Old movies: the best nurses in film

Louise Fletcher as Nurse Ratched in One Flew Over The Cuckoo's Nest.
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In this week’s old movies column, we take a look at some of the most memorable portrayals of nurses in classical film…

Nurses are the backbone of our society, despite what the government may tell you. They have kept our country alive during the worst of times and strive for quality patient care. They are powerhouses across the globe – and throughout time, have offered endless devotion to the medical field and life-saving treatment. Nurses are great and deserve to be awarded as such.

There have been plenty of movies about nurses. In fact, Jennifer Saunders depicts one in recent British comedy Allelujah. So, to mark its release, and to celebrate nurses in general, I’m looking at some famous nurse characters in classic films!

Nurse Marjorie (1920)
Dir: William Desmond Taylor

This silent film is one of the first to put a nurse in the centre of the story. Featuring Mary Miles Minter, Nurse Marjorie presents a titular character who is from an aristocratic family, and actually a Lady, but who yearns to do more with her life. She becomes a nurse in a hospital and there, she falls in love with one of her patients – a common labour leader.

Okay, there are some sketchy elements to this film – including the fact that lead actor Clyde Fillmore was 44 when this was made and Mary Miles Minter was 18, making the movie uncomfortable thanks to this very big, and obvious, age gap. The film is a little dull as well, but it is held together by the lead actress’s stunning talent, who shines as Nurse Marjorie.

A Farewell To Arms (1932)
Dir: Frank Borzage

Adapted from a semi-autobiographical book by Ernest Hemingway, A Farewell To Arms is a devastating yet poignant look at a nurse caught in the tragedies of World War One.

Starring Helen Hayes, Gary Cooper, and Adolphe Menjou, A Farewell To Arms sees English nurse Catherine have an affair with an American ambulance driver. However, thanks to jealousies and outside forces, the pair are torn apart.

Hayes and Cooper are brilliant here in this extremely sad story with an embittered end. Speaking about the finale (a somewhat spoiler alert for those who have yet to see the film) there was a special edit that made the ending a happier one for American audiences. This is a shame because the crushing end scene is necessary to understand the struggle of these two lovers pulled apart by war and emotional warfare.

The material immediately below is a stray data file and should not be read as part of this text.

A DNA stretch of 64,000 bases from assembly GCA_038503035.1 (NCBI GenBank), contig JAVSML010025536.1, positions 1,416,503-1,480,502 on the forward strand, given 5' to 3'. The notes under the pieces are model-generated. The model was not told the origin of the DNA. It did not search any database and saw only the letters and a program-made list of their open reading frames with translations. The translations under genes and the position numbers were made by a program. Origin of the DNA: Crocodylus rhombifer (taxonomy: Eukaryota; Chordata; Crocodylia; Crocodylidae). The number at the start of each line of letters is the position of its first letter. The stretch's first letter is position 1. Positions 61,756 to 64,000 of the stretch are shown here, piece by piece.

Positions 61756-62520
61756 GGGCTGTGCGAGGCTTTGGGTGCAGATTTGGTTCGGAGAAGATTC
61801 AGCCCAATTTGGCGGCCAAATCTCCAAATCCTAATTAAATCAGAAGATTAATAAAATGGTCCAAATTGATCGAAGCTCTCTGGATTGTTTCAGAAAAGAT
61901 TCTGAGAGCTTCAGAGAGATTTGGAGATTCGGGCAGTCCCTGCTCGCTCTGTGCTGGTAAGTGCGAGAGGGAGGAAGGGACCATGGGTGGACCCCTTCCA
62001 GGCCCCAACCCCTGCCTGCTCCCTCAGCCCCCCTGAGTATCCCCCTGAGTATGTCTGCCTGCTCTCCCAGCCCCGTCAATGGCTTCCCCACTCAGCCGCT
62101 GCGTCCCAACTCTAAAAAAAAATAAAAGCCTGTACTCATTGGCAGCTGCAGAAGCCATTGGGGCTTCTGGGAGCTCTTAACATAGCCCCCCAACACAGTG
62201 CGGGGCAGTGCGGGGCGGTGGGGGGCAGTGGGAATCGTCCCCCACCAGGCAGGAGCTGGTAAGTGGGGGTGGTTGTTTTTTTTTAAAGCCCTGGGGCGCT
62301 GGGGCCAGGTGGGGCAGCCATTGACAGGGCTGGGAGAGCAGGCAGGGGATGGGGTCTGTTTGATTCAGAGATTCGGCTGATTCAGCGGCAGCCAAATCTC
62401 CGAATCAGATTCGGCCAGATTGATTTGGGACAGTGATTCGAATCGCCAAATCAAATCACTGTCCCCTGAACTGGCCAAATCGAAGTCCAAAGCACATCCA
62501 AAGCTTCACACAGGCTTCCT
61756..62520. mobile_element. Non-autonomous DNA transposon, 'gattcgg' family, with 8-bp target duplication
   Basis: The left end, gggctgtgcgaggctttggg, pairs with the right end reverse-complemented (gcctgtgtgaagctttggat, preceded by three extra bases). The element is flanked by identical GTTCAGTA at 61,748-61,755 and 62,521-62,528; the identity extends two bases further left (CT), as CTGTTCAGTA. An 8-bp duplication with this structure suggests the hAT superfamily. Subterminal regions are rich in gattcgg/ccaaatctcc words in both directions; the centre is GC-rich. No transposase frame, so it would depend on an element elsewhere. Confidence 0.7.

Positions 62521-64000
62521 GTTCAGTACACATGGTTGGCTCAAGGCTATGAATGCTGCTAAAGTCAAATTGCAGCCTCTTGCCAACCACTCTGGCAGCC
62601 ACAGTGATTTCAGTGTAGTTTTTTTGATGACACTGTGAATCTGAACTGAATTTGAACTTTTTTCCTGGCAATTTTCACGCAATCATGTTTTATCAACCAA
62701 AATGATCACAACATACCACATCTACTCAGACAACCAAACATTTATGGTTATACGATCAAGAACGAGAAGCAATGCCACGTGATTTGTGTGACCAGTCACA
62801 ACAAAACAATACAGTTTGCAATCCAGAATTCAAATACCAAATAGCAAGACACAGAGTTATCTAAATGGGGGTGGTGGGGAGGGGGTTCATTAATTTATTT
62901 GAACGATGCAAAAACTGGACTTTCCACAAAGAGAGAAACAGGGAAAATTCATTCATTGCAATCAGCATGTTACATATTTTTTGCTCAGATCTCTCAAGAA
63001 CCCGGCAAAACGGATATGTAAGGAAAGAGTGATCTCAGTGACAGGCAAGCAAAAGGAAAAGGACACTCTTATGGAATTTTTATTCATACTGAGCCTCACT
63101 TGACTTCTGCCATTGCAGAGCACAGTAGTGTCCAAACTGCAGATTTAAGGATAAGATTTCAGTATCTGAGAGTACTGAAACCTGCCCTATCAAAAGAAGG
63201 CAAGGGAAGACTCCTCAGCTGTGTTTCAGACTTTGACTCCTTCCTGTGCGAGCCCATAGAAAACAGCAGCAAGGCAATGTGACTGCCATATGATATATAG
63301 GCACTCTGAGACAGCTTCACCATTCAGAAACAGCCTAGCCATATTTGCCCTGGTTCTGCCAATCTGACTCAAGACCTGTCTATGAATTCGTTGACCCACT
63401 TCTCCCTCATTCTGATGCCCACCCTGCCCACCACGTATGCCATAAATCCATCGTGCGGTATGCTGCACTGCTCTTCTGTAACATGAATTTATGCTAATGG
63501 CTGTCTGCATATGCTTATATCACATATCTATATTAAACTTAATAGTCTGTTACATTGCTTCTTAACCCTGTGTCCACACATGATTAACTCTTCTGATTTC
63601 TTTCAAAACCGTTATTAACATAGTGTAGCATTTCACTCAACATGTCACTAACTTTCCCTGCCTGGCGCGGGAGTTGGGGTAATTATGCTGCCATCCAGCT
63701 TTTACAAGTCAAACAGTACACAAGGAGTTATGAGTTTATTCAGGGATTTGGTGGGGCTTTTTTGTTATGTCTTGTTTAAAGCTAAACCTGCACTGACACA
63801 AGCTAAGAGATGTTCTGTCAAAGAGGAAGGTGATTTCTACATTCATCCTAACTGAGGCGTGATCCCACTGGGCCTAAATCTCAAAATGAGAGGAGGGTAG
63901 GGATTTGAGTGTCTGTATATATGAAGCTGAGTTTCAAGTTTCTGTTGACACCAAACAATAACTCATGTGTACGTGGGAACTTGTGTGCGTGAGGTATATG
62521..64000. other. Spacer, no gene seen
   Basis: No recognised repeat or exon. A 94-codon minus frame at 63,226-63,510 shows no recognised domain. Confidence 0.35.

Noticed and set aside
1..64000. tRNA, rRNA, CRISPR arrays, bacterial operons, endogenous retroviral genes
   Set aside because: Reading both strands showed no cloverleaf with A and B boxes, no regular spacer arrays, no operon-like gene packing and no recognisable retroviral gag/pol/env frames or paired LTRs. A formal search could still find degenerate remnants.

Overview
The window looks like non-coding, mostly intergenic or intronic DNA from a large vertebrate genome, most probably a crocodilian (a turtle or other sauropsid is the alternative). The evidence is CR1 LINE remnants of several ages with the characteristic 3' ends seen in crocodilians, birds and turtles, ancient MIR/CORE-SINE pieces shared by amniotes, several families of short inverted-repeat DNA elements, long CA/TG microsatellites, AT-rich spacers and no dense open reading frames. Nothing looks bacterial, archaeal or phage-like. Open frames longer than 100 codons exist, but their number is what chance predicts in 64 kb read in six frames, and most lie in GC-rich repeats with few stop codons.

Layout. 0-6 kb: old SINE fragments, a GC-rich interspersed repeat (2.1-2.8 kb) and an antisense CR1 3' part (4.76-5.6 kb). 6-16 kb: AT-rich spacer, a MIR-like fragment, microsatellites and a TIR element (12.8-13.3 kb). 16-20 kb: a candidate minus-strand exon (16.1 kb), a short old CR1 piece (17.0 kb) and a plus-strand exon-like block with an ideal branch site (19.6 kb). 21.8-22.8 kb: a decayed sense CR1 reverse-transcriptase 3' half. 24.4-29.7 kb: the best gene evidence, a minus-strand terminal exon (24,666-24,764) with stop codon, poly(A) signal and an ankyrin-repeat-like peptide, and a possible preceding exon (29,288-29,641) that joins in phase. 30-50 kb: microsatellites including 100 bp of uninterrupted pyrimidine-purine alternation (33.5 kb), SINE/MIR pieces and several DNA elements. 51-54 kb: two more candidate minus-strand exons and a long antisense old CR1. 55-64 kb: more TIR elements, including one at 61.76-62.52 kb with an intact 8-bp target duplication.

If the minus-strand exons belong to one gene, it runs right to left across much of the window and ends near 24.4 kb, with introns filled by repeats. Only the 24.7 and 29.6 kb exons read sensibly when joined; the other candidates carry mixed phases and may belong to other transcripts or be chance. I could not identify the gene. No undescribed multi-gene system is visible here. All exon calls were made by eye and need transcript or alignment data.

Night Nurse (1932)
Dir: William A. Wellman

A nurse is thrown into the centre of a terrible murder mystery in Wellman’s incredible, if albeit silly, crime drama.

Featuring Barbara Stanwyck in the eponymous role, the film sees the young Lora Hart as she trains to be a nurse, alongside colleague B. Maloney – played by the immutable Joan Blondell. Lora is hired to look after two sickly children in private care. However, it becomes apparent to Lora that the children are being starved to death and are suffering because of a nefarious plot. It is up to her to unravel the mystery and save the children.

Also starring Clark Gable, Night Nurse is a wonderfully camp film that will make you laugh as much as it grips you. Blondell is terrific in a supporting role – as per usual – and the film has all those saucy pre-code predilections that make it even more fun. A good time is to be had here.

I Walked With A Zombie (1943)
Dir: Jacques Tourneur

Considered one of the first ever zombie movies, this Universal Monsters classic is a treat of a film.

Frances Dee stars as Betsy Connell, a young nurse who is hired to take care of Paul Holland’s wife, Jessica, who is exhibiting strange behaviour on their sugar plantation in the Caribbean. Soon, Betsy starts to fall in love with Paul, and gets mixed up in the shocking secrets of the couple.

Tourneur does imbue the movie with some artistic flare, including some impressive editing. Plus, Frances Dee is brilliant here.

However, it is schlocky and, sadly, racist. The film had mixed reviews when it was first released but film scholars now view it a bit more positively, becoming more of a cult film.

One Flew Over The Cuckoo’s Nest (1975)
Dir Milos Forman

Perhaps this is less of a celebration of nurses, but has one of the most iconic nurses in cinematic history. The infamous Nurse Ratched is one of cinemas most memorable villains.

One Flew Over The Cuckoo’s Nest sees a man who is unwillingly sent to a mental institution, which is run by the stern and sinister Nurse Ratched, who intimidates all of her patients.

Netflix tried their best to imbue Ratched with a backstory but alas fell short. After all, no one can encapsulate the cold hard glare of Nurse Ratched like Louise Fletcher, who won an Academy Award for her portrayal.

The film itself is one of three films to win in five major Academy Awards –Picture, Actor, Actress, Director, and Screenplay. The other two were The Silence Of The Lambs, and It Happened One Night!

Oh hey, a segue to last week’s column!

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